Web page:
Symptoms


The symptoms of TEN are different for each person. In the early stages it usually causes flu-like symptoms. This may include:
feverbody achesred stinging eyesdifficulty swallowingrunny nose coughing sore throat
After 1 to 3 days the skin peels with or without blistering. These symptoms can progress within several hours or days.
Other symptoms include:
red pink or purple patches painful skinlarge raw areas of skin (erosions)symptoms spreading to the eyes mouth and genitals

Risk factors


Though anyone taking medication can develop TEN some people have a higher risk.
Possible risk factors include:
Older age. TEN can affect people of all ages but it’s more likely to affect older adults.Gender. Females may have a higher risk of TEN.Weakened immune system. People with a weakened immune system are more likely to develop TEN. This may occur due to conditions like cancer or HIV.AIDS. SJS and TEN are 1 000 times more common in people with AIDS.Genetics. The risk is higher if you have the HLA-B*1502 allele which is most common in people of Southeast Asian Chinese and Indian descent. The gene can increase your risk of TEN when you take a certain drug. Family history. You may be more likely to develop TEN if an immediate relative has had the condition.Past drug reactions. If you’ve developed TEN after taking a certain drug you have an increased risk if you take the same medication.

Causes


Because TEN is so rare it isn’t fully understood. It’s typically caused by an abnormal reaction to medication. Sometimes it’s difficult to identify the underlying cause of TEN.
Medication
The most common cause of TEN is an abnormal reaction to medication. It’s also known as a dangerous type of drug rash and is responsible for up to 95 percent of TEN cases.
Often the condition forms within the first 8 weeks of taking the drug.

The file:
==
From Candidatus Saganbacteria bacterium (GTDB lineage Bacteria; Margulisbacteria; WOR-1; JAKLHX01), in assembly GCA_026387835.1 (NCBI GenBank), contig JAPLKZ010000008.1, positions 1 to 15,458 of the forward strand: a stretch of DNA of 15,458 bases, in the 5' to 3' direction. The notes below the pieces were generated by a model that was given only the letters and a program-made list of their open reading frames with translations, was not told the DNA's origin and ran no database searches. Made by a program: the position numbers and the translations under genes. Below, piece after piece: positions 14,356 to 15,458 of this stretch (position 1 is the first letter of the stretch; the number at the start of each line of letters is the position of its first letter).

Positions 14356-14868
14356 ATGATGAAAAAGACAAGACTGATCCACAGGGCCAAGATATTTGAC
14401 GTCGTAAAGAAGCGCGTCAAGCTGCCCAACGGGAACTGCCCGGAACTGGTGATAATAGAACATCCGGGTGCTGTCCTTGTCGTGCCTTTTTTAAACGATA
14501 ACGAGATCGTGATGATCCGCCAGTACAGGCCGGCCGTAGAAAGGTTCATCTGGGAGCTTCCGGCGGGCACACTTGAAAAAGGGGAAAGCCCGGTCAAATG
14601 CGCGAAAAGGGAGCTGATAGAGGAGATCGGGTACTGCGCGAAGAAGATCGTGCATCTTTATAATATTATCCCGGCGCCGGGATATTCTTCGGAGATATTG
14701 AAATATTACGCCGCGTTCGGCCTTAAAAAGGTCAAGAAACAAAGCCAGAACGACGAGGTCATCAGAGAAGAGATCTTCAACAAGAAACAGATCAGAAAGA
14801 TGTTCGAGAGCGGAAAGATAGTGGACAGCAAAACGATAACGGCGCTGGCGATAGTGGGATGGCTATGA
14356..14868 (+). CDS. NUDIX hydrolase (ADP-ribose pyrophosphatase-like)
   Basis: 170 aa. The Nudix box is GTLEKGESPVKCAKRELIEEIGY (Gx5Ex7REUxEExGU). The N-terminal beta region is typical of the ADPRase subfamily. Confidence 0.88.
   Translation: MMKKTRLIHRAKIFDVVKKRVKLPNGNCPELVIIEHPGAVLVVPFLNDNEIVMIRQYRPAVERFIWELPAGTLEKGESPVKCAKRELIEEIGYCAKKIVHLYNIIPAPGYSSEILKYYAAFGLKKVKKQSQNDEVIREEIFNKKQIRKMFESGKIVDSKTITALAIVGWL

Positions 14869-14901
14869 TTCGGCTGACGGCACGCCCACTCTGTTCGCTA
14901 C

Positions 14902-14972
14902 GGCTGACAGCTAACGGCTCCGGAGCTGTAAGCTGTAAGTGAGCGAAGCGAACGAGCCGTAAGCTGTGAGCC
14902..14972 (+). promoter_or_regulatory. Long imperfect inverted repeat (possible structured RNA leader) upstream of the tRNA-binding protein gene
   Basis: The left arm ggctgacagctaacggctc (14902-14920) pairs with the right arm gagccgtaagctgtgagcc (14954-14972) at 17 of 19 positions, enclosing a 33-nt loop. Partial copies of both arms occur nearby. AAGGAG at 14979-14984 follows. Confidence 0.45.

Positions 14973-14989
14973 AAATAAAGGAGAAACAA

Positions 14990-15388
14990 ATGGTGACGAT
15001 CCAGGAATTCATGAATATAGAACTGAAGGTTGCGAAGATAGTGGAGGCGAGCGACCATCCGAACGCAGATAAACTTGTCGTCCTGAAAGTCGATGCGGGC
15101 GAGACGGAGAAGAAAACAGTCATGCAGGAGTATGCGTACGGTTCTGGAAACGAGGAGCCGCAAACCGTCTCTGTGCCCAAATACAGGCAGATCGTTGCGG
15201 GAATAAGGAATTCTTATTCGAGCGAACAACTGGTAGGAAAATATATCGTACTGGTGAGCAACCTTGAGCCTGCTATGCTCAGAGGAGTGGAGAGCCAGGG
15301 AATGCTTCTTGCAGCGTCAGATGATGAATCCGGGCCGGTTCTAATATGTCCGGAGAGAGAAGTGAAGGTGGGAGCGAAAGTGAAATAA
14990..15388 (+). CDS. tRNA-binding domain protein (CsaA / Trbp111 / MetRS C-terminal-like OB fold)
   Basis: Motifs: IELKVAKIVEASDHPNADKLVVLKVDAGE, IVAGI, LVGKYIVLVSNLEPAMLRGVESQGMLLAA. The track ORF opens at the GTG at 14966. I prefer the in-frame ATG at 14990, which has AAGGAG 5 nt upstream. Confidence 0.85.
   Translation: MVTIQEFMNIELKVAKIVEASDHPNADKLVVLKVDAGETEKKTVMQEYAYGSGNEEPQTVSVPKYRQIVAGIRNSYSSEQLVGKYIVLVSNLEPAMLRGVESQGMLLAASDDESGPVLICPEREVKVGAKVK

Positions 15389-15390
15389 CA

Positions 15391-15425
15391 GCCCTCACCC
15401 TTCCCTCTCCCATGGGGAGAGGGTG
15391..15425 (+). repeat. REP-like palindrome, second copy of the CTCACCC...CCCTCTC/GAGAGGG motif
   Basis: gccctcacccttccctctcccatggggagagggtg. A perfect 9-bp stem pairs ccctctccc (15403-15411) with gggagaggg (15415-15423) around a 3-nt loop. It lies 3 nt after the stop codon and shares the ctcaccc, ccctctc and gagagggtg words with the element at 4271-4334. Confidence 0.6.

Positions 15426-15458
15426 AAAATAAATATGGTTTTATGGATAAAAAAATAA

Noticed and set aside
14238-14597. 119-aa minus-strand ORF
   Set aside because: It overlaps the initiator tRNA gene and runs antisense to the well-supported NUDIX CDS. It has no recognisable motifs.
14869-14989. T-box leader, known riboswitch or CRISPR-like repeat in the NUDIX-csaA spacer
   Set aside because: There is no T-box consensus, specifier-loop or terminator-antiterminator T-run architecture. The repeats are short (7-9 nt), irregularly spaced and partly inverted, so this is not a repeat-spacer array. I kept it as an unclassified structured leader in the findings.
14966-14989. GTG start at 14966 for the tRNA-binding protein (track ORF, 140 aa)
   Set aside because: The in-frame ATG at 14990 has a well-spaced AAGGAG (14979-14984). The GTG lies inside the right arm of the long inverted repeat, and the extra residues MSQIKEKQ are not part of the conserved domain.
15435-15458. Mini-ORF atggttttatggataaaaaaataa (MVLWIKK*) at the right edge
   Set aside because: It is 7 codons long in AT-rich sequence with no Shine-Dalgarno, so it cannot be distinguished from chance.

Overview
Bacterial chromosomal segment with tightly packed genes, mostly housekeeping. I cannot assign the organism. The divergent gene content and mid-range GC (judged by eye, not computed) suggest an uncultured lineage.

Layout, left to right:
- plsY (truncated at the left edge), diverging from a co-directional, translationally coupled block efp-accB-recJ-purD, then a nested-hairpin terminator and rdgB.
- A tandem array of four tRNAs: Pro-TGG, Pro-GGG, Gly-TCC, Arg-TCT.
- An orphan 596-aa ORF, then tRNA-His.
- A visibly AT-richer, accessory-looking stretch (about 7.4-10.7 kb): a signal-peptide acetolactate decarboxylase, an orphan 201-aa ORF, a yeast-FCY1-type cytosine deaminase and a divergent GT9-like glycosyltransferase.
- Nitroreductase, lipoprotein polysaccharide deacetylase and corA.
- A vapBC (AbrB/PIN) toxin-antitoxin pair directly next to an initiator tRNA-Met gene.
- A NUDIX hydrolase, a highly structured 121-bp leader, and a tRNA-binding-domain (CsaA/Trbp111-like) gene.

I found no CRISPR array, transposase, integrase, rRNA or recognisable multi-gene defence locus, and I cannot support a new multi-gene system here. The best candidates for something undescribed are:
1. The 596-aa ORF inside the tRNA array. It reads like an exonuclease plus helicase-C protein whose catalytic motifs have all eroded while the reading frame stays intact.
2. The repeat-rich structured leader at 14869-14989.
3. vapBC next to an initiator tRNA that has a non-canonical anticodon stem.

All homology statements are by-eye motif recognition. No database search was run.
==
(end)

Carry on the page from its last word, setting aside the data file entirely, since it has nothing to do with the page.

The following medications are most commonly associated with TEN:
anticonvulsants oxicams (nonsteroidal anti-inflammatory drug)sulfonamide antibioticsallopurinol (for gout and prevention of kidney stones)nevirapine (anti-HIV drug)
Infections
In very rare instances a TEN-like illness is linked to an infection by a bacteria known as Mycoplasma pneumoniae which causes a respiratory infection.

Diagnosis


A doctor will use a variety of tests to diagnose your symptoms. This may include:
Physical exam. During a physical exam a doctor will inspect your skin for peeling tenderness mucosal involvement and infection. Medical history. To understand your overall health a doctor will ask about your medical history. They’ll also want to know what drugs you take including any new medications taken in the past two months as well as any allergies you have.Skin biopsy. During a skin biopsy a sample piece of affected skin tissue is removed from your body and sent to a lab. A specialist will use a microscope to examine the tissue and look for signs of TEN. Blood test. A blood test can help identify signs of infection or other problems with internal organs.Cultures. A doctor can also look for an infection by ordering a blood or skin culture.
While the doctor is usually able to diagnose TEN with a physical exam alone a skin biopsy is often performed to confirm the diagnosis.

Warning


Contains Graphic Imagery
VIEW GALLERY

Outlook


The mortality rate of TEN is approximately 30 percent but can be even higher. However many factors affect your individual outlook including your:
ageoverall healthseverity of your condition including body surface area involvedcourse of treatment
In general recovery can take 3 to 6 weeks. Possible long-term effects include:
skin discolorationscarringdry skin and mucous membranes hair losstrouble urinating impaired tastegenital abnormalities vision changes including loss